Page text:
Empathy and the Servant Leader
Written by: Loura Sanchez on Friday, August, 9th, 2013
Empathy is the ability to experience and relate to the thoughts, emotions or experiences of others. Empathy is more than just sympathy, which is being able to understand and support others with compassion or sensitivity. Just like with listening, empathy is not passive. It requires self-reflection and self-control. Start by letting go of defensive and controlling leadership strategies such as “but I’m the President” or “but they are just homeowners.” Then, use the listening skills you mastered earlier to give people your full attention and strive to get beyond their first complaint and get to the “real” issue. You can often do this by rephrasing or restating what you’ve heard and asking open ended questions like:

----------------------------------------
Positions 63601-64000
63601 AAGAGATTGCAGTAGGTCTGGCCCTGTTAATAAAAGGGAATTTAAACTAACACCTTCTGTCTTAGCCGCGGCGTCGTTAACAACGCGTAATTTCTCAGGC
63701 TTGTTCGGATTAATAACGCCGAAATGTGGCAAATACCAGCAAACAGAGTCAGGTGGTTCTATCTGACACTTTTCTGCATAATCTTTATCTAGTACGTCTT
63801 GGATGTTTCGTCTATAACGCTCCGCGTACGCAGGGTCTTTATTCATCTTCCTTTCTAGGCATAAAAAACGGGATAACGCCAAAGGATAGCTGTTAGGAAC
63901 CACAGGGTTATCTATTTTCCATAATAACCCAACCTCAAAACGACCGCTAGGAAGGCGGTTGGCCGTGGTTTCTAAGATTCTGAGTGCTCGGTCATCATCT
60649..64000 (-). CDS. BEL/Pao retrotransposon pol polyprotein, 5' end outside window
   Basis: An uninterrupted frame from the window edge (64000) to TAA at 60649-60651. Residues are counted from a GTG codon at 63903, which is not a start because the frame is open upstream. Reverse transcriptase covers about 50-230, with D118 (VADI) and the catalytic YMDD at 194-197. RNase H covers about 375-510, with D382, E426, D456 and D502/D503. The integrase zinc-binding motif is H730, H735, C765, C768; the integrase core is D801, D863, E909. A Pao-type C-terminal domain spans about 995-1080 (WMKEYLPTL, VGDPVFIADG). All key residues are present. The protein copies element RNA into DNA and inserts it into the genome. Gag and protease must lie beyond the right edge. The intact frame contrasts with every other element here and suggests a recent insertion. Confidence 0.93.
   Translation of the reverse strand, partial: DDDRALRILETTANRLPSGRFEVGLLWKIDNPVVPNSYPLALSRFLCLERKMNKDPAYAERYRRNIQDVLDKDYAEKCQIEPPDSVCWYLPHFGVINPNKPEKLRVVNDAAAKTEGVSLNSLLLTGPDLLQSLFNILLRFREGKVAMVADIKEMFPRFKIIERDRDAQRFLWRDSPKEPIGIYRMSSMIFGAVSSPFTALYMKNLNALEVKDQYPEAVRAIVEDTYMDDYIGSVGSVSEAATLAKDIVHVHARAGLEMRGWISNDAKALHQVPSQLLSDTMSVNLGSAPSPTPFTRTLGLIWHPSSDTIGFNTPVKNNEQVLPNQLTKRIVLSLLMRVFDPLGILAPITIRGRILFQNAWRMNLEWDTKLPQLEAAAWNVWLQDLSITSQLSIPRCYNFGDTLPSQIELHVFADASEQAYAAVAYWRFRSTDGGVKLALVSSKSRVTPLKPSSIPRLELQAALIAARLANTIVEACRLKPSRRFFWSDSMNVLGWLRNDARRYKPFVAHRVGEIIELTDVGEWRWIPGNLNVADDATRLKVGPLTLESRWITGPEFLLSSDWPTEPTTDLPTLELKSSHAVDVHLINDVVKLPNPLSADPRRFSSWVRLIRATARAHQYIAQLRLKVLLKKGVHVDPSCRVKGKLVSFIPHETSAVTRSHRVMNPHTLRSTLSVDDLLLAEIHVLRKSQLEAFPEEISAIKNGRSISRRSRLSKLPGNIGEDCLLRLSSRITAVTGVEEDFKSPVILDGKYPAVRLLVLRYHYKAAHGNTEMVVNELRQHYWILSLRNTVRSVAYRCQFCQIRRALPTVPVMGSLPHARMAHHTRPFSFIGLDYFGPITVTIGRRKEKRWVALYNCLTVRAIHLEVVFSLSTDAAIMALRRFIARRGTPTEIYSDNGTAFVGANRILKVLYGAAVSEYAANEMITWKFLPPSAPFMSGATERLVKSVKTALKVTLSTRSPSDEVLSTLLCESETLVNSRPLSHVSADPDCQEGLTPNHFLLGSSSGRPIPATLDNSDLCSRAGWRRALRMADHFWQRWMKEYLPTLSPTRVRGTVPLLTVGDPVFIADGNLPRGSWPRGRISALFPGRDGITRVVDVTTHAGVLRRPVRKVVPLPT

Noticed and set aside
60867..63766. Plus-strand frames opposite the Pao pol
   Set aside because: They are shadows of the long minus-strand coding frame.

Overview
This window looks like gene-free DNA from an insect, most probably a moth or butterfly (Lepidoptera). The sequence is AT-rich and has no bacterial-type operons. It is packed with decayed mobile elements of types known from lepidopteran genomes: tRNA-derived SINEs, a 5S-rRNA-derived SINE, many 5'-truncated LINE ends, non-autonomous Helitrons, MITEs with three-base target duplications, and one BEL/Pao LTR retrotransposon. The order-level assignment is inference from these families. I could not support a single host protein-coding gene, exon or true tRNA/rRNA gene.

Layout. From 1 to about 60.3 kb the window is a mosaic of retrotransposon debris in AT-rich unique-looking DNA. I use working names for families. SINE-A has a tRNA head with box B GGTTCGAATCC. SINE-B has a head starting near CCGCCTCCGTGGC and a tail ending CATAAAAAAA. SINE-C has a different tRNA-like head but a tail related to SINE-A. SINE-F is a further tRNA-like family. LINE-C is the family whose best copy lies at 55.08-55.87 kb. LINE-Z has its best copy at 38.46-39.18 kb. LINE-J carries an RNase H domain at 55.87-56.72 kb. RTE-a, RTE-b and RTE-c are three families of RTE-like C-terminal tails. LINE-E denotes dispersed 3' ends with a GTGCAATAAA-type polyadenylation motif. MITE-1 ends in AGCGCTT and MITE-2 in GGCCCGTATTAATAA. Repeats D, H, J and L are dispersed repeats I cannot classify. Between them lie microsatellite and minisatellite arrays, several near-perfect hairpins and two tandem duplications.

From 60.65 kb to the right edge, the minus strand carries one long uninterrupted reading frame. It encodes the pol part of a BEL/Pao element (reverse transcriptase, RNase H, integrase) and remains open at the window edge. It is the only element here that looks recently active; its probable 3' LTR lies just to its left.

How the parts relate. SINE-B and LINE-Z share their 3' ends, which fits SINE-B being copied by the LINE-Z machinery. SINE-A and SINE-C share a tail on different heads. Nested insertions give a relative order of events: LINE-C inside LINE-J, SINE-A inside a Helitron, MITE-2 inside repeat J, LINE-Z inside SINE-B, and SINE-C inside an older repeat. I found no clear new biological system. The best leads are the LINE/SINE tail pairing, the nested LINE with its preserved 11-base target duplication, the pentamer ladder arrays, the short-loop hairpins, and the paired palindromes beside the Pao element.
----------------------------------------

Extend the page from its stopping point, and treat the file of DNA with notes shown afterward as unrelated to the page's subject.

- What do you want from the board/association/me?
- How will you know when you have it?
- What are your obstacles to getting what you want?
Another way to develop empathy is to do genuine perspective shifting – walk in the other person’s shoes, get in their skin. Imagine what they are experiencing, how it is affecting their life, how frustrated they must be to be behaving the way they are. Then, cultivate compassion. Go back to the question above and try be seen as a solution to the problem instead of the obstacle. Emotional Intelligence is a far reaching topic but one that may be worth pursuing on your journey. I’ve done leadership development classes on developing emotional intelligence and can work with boards of any size through a series of sessions to raise awareness, build skills and develop empathic leaders. For more information email me at firstname.lastname@example.org.